By the time we arrive at the third installment of a trilogy, I usually think the whole concept has “jumped the shark.” I found 2001’s reboot of Planet of the Apes supremely underwhelming, failing to live up to the intriguing, subtle social commentary of the Charlton Heston (The Order) original. I don’t think it was a hit with audiences either, and maybe that’s why it was ten years before someone thought to make a sequel, giving us 2011’s effective installment featuring James Franco (This Is the End). The trailer for Dawn of the Planet of the Apes promised a shift in storytelling, and since the second edition was entertaining, I was fairly optimistic.
Dawn opens in a post apocalyptic future, where a simian flu has ravaged the planet. Juxtaposed with this doomsday scenario is a bleak forecast whereby apes have evolved higher than what could’ve been imagined – thanks to man’s insatiable need to take technology past its moral end. Years of primate experiments have created a highly intelligent species of ape. The dwindling human population coupled with the rise of the apes has shifted the balance of power between species, with humans trying to restore the power grid after most of the world has been wiped out. A sizable community of apes have established themselves in the outskirts of San Francisco, living perhaps as early humans once did.
Their establishment of a moral code evinces their keen intelligence, serving as a fascinating sociological exercise in evolution and development. We met Caesar (Andy Serkis, The Hobbit: An Unexpected Journey) in the last Apes movie, and he is featured again in Dawn of the Planet of the Apes as the unquestionable leader of his tribe. He is everything one would desire in a leader, human or otherwise. He is patient, slow to anger, and governed by a sense of right and wrong. When a small band of human survivors surprisingly confronts the apes, Caesar reacts with prudence rather than fear. This puts him at odds with the other apes, namely best friend and secret nemesis Koba (Tony Kebbell, The Counselor), an ape that lacks Caesar’s favorable impression of mankind.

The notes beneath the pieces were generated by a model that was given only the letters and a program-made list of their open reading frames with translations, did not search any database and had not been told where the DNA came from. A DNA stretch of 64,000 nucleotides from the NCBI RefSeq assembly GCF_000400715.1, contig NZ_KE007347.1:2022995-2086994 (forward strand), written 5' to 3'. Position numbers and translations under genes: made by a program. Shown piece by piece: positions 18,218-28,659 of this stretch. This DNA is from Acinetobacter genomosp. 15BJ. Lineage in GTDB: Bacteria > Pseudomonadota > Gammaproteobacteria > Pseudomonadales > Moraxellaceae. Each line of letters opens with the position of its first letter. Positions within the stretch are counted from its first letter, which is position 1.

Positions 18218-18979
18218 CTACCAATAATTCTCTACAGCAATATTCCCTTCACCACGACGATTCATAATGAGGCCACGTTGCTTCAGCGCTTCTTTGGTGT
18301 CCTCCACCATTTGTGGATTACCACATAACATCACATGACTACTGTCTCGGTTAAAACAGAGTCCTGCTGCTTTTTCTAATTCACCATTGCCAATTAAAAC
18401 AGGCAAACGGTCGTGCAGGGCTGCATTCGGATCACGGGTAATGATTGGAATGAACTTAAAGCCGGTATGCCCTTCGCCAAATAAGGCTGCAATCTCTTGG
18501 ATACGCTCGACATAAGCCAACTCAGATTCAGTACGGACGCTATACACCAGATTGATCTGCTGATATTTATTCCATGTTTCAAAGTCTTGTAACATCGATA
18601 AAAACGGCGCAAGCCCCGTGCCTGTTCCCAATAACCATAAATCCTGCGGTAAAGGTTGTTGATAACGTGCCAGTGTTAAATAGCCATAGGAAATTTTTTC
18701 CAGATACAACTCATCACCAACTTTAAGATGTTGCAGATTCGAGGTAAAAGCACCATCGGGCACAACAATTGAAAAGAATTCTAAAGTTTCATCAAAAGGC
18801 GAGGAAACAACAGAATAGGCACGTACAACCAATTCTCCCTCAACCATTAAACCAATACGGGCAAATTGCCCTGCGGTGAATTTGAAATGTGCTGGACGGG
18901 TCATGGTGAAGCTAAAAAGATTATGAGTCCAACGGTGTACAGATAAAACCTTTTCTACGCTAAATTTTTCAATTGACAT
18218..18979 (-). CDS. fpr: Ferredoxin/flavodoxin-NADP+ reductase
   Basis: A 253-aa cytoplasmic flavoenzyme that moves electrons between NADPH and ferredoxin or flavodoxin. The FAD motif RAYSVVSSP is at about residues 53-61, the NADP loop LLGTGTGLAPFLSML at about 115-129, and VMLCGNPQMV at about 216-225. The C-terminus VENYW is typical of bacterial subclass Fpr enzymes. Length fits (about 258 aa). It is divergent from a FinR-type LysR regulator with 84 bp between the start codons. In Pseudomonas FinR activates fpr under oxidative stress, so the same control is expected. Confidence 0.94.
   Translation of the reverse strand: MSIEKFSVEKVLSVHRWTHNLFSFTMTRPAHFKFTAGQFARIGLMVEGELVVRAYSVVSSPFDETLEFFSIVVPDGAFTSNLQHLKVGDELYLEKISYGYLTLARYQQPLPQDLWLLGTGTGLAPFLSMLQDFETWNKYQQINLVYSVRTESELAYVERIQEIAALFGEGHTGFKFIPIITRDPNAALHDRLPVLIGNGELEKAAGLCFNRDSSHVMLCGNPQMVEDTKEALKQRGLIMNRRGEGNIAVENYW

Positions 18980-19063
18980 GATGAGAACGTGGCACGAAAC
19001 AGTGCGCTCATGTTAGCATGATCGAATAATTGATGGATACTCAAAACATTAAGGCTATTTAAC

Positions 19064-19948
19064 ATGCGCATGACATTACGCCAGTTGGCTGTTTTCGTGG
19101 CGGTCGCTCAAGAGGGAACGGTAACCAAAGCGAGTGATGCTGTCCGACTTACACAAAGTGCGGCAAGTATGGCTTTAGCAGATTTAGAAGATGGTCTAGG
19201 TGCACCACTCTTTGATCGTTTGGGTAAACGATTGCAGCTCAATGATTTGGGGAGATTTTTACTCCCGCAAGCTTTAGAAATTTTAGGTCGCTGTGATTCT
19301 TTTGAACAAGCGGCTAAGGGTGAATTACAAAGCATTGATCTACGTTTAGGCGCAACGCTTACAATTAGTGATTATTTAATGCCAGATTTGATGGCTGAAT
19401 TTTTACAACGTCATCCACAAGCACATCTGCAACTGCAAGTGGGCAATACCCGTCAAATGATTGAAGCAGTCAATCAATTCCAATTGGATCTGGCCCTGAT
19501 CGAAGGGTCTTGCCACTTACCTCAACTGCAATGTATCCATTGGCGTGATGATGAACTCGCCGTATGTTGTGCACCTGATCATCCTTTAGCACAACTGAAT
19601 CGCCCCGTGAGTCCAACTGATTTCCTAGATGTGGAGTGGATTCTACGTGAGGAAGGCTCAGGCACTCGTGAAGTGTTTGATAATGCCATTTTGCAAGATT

Circumstances dictate that humans and apes collide when it becomes clear that man needs the resources of Caesar’s territory to ensure its survival. Thus the stage is set for a standoff of Darwinian proportions. Malcolm (Jason Clarke, White House Down) compassionately leads the human explorers, but he answers to Dreyfus (Gary Oldman, The Dark Knight Rises) who is much more skeptical about the possibility of striking a peaceful understanding with the apes. With a nod to the jingoism and xenophobia of the current climate, the film depicts the fear we as humans (read: Americans) harbor toward those that are different from us.
While the movie was somewhat predictable in its story arc, I appreciated the parallel between Caesar and Shakespeare’s Caesar, as well as the humanization of these computer-generated characters. There was obviously a conscious shift in storytelling to feature the perspective of the apes more centrally, foregoing the human outlook and aligning the viewer with Caesar from the outset. Who can deny man’s incessant need to assert his dominance over others? History alone has taught us this. I found Dawn of the Planet of the Apes to be vastly entertaining, and in a sea of heretofore summer mediocrity, it stands out as worthwhile summertime fare – at least for now. Grade: B+
This article first appeared at Poptimal and was reprinted with permission.